Open access is a broad international movement that seeks to grant free and open online access to academic information, such as publications and data. A publication is defined 'open access' when there are no financial, legal or technical barriers to accessing it - that is to say when anyone can read, download, copy, distribute, print, search for and search within the information, or use it in education or in any other way within the legal agreements.
Open access is a publishing model for scholarly communication that makes research information available to readers at no cost, as opposed to the traditional subscription model in which readers have access to scholarly information by paying a subscription (usually via libraries).
One of the most important advantages of open access is that it increases the visibility and reuse of academic research results. There is also criticism, and the aspect of quality deserves extra effort. The principles of open access are set out in the Berlin Declaration on Open Access to Knowledge in the Sciences and Humanities (2003). This declaration has been signed by many international organisations for academic research, including all Dutch universities and research organisations.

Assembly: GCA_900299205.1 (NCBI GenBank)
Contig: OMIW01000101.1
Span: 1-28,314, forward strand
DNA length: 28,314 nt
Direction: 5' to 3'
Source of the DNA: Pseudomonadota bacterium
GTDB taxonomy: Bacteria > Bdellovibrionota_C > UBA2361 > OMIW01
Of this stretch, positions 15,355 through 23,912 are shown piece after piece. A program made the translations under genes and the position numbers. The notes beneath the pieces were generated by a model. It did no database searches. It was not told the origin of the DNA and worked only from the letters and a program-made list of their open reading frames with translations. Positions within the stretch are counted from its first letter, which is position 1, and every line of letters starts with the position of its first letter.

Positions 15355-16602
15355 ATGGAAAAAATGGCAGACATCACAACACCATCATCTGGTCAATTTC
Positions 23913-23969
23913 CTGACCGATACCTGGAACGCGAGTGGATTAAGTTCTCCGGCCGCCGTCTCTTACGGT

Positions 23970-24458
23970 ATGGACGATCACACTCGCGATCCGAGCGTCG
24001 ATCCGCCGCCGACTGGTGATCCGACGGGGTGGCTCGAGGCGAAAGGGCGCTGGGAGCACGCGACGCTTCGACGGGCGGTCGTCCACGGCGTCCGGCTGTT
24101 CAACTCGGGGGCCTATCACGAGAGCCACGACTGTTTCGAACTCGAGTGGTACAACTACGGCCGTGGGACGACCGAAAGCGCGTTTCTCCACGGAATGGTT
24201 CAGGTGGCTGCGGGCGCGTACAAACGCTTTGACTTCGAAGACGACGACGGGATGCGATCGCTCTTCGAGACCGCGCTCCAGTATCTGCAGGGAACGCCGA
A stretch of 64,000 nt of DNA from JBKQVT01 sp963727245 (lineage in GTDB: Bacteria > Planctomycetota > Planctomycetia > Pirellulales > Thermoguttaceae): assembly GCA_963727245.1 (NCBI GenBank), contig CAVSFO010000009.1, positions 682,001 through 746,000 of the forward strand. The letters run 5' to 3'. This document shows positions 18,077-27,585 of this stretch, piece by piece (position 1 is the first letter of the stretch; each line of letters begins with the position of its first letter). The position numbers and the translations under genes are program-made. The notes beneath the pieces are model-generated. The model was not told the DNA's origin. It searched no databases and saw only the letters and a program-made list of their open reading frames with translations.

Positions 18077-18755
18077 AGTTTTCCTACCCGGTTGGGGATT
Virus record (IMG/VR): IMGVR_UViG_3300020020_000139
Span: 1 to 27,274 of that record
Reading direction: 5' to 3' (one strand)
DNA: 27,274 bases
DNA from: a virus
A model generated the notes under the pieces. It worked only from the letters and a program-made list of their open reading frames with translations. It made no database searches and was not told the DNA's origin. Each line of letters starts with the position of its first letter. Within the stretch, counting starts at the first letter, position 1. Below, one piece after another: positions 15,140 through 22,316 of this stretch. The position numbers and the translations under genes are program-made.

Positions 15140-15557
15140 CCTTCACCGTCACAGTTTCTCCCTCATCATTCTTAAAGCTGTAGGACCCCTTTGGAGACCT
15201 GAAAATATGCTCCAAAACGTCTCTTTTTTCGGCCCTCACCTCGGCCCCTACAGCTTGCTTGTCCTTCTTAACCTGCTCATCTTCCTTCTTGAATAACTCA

There are different ways of publishinging open access:
1) Full Open Access journals: publication via publisher platforms, in full open access journals. This route may involve a charge. The publication costs, known as ‘article processing charges’ (APCs), are covered by authors or by their institutions. Most research funders support open access and are willing to cover the costs themselves. A list of fully open access journals that are accessible worldwide can be found on the DOAJ website.
2) Hybrid Journals: publication via ‘hybrid’ journals. These journals are subscription journals that allow open access publication of individual articles on payment of an Article Processing Charge (APC). Thanks to a series of deals between the VSNU and several academic publishers, Dutch-affiliated researchers can publishing for free in thousands of hybrid journals.
Peter Suber, one of the earliest thought-leaders on open access, gave this definition.
Dutch National website providing information for academics about the advantages of open access to publicly financed research